Projected changes in arctic climate due to anthropogenic GHG emissions will occur together with natural dynamic processes in the climate system. In order to improve projections of the evolution of arctic climate, the effects of natural climate variability and in particular their regional dimensions must be taken into account. One major phenomenon contributing to the natural variability of the climate of the Northern Hemisphere is the NAO, which is also associated with the AO, and is described in more detail in section 2.2.2. In general, the influence of the NAO on arctic temperatures is directly opposed in the western and eastern Arctic, and is stronger over land areas than over ocean areas or sea ice. Dorn et al.[56] investigated the combined effects of varying phases of the NAO and increasing GHG and aerosol concentrations on arctic winter temperatures (Fig. 4.30). In this study, different phases of the NAO in a transient coupled AOGCM simulation were considered in time slice simulations using an RCM. Two future periods, 2013–2020 and 2039–2046, representing a positive and a negative phase of the NAO, respectively, were analyzed. The level of GHGs and aerosols in the simulation is higher during the negative NAO phase (2039–2046) than during the positive phase (2013–2020). Although mean arctic winter temperatures are projected to be approximately 1.3 °C higher during the negative phase compared to the positive phase, regions of warming and cooling between the two periods can be observed in Figs. 4.30a and 4.30b. Subsequent to the positive phase, a strong warming of more than 6 °C is simulated over some areas of Alaska, the Labrador Sea, and Baffin Island, whereas a similar strong cooling is simulated only over the northern Barents Sea. The temperature effect of the NAO is altered by the general temperature increase resulting from enhanced GHG and aerosol concentrations, but the influence of the NAO is still clearly evident at the regional scale. Although the statistical significance of these differences has not been assessed, the results clearly show that regional changes in the Arctic at decadal timescales may, at least for several more decades, be dominated by changes in the overall atmospheric flow rather than by the temperature increases due to rising GHG concentrations.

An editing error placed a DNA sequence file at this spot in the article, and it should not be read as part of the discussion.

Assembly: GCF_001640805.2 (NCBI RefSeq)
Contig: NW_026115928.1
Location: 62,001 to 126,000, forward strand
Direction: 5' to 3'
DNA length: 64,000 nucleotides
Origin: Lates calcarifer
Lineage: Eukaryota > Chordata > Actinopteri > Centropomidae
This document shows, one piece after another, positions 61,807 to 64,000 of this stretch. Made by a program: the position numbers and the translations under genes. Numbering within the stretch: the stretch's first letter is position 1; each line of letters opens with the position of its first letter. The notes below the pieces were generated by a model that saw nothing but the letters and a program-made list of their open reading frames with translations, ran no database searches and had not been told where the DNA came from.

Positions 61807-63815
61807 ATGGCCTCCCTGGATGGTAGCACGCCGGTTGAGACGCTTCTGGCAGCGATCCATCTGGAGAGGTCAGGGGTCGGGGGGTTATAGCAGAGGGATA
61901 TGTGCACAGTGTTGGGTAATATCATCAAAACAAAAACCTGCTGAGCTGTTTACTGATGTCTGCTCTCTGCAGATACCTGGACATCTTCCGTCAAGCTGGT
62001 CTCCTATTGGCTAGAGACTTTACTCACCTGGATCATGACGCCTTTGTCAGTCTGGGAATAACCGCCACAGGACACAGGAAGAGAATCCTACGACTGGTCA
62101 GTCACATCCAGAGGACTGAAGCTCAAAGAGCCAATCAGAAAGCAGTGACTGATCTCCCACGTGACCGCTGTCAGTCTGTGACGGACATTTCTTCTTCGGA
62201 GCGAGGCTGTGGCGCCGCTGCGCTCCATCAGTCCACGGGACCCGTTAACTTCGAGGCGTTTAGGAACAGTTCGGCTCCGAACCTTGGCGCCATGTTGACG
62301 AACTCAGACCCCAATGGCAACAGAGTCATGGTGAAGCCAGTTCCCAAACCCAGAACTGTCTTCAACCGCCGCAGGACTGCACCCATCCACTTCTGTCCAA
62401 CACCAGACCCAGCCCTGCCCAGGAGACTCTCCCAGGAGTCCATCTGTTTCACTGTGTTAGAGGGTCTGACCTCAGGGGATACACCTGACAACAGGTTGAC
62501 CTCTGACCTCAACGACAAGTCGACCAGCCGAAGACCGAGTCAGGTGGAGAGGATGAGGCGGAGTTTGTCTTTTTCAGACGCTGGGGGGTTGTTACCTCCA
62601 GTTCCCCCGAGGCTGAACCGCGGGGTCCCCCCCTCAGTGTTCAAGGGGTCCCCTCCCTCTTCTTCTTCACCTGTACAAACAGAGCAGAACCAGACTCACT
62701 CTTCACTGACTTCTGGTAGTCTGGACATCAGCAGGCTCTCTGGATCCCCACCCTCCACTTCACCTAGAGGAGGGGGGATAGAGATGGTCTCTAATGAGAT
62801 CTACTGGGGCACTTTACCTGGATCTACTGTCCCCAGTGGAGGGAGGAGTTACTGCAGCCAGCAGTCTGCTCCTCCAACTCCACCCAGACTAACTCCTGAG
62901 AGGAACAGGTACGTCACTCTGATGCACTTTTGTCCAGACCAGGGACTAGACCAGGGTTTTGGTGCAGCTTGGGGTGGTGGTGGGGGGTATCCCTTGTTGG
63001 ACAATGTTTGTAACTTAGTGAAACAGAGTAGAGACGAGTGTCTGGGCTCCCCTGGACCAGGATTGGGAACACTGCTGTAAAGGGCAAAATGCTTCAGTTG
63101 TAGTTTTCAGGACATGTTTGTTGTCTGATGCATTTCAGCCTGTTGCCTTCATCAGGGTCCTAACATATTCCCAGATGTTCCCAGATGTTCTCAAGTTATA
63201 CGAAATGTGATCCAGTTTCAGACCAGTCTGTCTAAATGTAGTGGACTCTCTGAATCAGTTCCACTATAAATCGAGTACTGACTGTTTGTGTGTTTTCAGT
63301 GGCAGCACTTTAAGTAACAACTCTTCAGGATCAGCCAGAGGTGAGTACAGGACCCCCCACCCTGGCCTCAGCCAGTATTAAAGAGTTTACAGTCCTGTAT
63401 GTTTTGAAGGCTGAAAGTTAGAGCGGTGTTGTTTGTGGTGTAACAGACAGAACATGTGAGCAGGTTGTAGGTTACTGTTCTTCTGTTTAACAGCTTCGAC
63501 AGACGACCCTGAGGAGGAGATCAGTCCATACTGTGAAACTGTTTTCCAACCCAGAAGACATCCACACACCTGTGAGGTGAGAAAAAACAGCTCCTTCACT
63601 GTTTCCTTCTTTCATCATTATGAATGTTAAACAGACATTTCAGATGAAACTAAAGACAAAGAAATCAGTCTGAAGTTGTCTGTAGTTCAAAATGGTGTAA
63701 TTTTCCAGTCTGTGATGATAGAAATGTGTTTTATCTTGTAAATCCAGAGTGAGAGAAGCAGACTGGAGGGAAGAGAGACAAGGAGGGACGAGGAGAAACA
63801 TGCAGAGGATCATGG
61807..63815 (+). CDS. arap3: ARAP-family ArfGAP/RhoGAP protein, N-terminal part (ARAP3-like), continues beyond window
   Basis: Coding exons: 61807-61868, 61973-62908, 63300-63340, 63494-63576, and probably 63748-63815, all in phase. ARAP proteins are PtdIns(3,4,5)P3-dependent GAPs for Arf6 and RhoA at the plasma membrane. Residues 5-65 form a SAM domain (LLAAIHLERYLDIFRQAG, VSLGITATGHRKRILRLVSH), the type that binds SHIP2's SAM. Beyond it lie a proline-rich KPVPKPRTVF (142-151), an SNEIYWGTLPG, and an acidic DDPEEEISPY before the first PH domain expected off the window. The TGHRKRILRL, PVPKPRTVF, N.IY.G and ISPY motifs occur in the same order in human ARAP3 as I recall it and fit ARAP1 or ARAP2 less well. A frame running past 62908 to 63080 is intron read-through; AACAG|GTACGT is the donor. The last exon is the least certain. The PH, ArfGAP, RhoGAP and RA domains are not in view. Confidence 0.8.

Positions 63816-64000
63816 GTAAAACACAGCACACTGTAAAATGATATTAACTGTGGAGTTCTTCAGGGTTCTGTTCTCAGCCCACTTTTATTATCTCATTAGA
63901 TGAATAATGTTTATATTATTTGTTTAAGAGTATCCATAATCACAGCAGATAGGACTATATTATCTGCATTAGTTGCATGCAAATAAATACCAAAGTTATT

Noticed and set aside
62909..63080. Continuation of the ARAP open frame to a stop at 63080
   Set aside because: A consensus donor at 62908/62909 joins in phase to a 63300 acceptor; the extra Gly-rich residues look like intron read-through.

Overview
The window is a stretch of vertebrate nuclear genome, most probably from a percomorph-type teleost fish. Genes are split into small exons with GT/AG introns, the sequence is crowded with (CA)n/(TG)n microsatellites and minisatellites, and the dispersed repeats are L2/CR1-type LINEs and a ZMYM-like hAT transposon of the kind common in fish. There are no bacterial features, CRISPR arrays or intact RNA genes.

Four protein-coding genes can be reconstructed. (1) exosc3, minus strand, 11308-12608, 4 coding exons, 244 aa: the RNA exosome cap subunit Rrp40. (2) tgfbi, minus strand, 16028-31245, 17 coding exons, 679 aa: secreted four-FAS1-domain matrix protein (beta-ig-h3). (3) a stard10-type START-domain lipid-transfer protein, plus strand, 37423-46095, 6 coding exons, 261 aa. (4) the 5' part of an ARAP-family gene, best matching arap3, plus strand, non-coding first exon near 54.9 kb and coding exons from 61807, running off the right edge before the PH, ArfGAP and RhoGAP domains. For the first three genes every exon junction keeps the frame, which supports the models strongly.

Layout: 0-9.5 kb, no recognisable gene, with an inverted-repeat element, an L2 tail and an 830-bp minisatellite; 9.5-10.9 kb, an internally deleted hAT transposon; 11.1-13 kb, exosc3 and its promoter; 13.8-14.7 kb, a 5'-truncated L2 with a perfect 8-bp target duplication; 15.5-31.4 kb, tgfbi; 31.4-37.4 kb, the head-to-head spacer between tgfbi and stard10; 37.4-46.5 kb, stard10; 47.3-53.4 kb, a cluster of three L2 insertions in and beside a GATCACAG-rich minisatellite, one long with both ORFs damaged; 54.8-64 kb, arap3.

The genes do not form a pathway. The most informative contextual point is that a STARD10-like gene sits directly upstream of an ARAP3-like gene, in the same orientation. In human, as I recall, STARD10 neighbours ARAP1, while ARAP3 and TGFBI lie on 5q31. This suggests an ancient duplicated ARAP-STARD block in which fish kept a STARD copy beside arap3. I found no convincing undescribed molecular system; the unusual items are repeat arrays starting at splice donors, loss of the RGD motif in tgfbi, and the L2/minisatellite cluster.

caption Fig. 4.30. Projected change in monthly mean winter (Dec–Mar) temperature at 2 m height compared to the control climate for (a) 2013–2020, when the simulated North Atlantic Oscillation (NAO) was in a positive phase; and (b) 2039–2046, when the simulated NAO was in a negative phase[5].